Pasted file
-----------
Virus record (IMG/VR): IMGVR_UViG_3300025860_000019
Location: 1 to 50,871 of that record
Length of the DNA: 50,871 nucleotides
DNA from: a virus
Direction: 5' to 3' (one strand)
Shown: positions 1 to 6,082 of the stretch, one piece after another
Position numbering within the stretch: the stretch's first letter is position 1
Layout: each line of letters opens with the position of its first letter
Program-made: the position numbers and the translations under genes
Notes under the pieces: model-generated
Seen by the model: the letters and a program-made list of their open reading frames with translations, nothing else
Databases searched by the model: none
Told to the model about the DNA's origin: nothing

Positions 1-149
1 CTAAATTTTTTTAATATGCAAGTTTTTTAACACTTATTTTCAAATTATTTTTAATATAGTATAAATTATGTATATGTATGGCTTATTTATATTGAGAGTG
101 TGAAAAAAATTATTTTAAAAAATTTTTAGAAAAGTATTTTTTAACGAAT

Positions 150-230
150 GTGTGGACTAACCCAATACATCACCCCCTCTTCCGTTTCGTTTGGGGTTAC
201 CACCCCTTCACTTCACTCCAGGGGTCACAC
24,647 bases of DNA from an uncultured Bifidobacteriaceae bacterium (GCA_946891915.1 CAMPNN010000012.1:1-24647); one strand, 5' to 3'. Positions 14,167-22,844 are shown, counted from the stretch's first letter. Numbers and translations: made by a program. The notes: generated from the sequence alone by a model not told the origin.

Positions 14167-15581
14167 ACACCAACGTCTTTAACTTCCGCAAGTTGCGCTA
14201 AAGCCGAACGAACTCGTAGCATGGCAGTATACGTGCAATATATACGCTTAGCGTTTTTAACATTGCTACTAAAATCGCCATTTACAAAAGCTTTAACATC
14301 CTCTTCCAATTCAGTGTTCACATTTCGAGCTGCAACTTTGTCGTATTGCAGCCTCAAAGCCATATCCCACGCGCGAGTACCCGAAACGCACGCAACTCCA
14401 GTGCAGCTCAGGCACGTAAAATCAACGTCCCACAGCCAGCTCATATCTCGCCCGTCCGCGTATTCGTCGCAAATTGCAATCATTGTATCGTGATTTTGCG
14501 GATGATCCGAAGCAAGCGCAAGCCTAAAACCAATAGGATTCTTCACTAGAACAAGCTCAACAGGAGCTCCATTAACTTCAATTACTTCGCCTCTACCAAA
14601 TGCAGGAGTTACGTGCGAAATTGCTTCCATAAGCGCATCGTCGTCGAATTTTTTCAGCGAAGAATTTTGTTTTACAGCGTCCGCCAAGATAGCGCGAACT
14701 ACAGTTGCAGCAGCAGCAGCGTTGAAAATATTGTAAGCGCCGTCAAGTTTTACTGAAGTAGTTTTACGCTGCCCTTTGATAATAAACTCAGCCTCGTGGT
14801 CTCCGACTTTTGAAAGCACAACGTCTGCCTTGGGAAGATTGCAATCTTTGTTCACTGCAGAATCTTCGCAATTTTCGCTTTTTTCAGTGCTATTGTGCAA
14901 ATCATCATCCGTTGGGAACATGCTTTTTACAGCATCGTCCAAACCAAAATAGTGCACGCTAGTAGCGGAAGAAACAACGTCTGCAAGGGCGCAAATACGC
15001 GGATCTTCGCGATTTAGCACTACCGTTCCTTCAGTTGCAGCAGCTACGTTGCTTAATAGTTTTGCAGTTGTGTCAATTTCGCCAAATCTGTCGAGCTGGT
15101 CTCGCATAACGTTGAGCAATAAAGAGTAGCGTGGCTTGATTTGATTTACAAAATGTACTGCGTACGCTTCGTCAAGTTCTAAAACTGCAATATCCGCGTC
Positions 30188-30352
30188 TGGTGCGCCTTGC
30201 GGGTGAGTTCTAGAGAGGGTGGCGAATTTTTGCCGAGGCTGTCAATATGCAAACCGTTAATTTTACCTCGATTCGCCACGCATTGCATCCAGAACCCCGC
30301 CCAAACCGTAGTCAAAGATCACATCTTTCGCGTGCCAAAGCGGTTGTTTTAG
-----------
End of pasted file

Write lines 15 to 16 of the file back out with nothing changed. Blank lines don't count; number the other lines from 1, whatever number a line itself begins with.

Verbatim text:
1 CTAAATTTTTTTAATATGCAAGTTTTTTAACACTTATTTTCAAATTATTTTTAATATAGTATAAATTATGTATATGTATGGCTTATTTATATTGAGAGTG
101 TGAAAAAAATTATTTTAAAAAATTTTTAGAAAAGTATTTTTTAACGAAT